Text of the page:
The interesting thing for me is that P. J. Rourke states pretty much the same theodicy that I have used for a long time, though with fewer long words and funnier jokes, presumably because he doesn't have a doctorate but is famous for being a funny person:

I consider evolution to be more than a scientific theory. I think it's a call to God. God created a free universe. He could have created any kind of universe he wanted. But a universe without freedom would have been static and meaningless -- the taxpayer-funded-art-in-public-places universe.

Rather, God created a universe full of cosmic whatchmajiggers and subatomic whosits free to interact. And interact they did, becoming matter and organic matter and organic matter that replicated itself and life. And that life was completely free, as amoral as my cancer cells.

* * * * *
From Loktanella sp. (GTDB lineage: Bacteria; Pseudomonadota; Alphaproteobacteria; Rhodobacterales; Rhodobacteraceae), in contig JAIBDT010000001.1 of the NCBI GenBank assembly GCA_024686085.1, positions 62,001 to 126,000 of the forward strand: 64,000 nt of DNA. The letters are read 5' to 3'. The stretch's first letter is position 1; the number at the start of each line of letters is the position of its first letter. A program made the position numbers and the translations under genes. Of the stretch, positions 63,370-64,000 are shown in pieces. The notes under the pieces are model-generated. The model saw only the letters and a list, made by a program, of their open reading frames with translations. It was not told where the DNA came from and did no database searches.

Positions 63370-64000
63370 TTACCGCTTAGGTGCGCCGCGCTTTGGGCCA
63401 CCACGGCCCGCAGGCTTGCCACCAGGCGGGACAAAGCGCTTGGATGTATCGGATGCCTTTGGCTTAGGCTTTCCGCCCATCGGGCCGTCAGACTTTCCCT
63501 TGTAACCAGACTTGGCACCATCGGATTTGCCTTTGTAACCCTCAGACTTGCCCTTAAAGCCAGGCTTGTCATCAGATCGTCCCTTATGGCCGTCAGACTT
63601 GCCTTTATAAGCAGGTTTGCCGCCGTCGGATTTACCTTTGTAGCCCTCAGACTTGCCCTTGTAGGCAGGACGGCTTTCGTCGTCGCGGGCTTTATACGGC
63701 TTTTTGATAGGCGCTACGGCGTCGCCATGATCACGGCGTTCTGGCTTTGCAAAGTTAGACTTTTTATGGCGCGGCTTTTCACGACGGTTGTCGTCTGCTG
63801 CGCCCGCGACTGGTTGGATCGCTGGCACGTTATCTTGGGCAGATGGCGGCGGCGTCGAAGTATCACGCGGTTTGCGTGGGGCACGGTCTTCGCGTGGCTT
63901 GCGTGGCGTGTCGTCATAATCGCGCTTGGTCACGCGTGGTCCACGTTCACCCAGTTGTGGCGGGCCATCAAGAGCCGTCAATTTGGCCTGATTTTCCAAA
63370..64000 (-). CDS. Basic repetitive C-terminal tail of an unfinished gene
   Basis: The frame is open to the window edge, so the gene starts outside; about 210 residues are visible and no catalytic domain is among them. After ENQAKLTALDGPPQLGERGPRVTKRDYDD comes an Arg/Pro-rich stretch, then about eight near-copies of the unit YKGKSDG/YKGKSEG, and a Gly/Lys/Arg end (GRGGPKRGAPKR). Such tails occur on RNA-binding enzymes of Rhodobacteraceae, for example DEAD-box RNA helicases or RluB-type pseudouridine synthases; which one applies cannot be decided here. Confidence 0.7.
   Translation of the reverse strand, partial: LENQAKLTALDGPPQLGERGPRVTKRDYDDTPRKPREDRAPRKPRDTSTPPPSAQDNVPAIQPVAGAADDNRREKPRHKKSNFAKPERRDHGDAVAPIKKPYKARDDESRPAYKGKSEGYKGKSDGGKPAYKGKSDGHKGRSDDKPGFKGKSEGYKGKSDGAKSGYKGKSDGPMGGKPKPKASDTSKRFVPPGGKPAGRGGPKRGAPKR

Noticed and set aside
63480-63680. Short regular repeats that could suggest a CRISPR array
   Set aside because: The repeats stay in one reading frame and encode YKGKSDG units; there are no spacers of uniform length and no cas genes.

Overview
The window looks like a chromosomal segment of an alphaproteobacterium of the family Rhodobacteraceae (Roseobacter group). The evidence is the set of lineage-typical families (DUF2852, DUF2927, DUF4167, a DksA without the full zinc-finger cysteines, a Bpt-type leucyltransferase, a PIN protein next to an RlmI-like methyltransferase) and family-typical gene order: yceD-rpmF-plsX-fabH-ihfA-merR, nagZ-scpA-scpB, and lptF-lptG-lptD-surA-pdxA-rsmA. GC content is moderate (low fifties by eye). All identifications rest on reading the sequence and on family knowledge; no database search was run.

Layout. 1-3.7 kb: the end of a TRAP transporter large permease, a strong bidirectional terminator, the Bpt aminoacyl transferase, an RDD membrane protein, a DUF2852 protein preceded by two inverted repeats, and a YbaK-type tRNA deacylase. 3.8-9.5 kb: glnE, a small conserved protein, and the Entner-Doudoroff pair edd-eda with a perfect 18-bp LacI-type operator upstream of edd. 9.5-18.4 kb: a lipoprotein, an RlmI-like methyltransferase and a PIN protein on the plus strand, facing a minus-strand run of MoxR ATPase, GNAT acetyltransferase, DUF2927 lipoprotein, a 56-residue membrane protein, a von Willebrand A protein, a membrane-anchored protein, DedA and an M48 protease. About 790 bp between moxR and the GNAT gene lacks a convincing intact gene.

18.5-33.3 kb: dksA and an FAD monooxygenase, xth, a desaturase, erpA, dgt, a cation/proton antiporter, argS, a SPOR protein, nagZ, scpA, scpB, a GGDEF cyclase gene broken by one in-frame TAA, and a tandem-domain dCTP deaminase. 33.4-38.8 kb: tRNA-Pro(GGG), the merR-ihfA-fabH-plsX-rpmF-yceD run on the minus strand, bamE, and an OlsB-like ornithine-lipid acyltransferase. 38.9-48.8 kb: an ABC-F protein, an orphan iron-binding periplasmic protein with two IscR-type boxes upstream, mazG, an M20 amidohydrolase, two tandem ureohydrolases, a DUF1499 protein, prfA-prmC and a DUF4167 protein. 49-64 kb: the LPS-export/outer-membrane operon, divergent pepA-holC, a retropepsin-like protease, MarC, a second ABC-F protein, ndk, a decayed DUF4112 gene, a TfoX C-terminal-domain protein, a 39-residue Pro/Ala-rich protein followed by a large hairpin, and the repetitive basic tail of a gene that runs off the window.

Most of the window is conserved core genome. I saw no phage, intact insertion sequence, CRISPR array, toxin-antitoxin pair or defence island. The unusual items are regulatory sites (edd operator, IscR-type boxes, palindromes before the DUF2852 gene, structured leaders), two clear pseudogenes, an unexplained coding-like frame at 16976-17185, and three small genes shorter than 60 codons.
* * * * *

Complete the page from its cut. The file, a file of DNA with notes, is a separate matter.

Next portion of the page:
Life forms could exercise freedom to an idiotic extent, growing uncontrolled, thoughtless and greedy to the point that they killed the source of their own fool existence. But, with the help of death, matter began to learn right from wrong -- how to save itself and its ilk, how to nurture, how to love (or, anyway, how to build a Facebook page) and how to know God and his rules.

Which is basically what I have thought for the last twenty years. But I have never seen anyone else write it down.

Actually, this first bit about P. J. O'Rourke is not at all pertinent to my main points. Which I will get on to later tonight, or possibly tomorrow. Watch this space!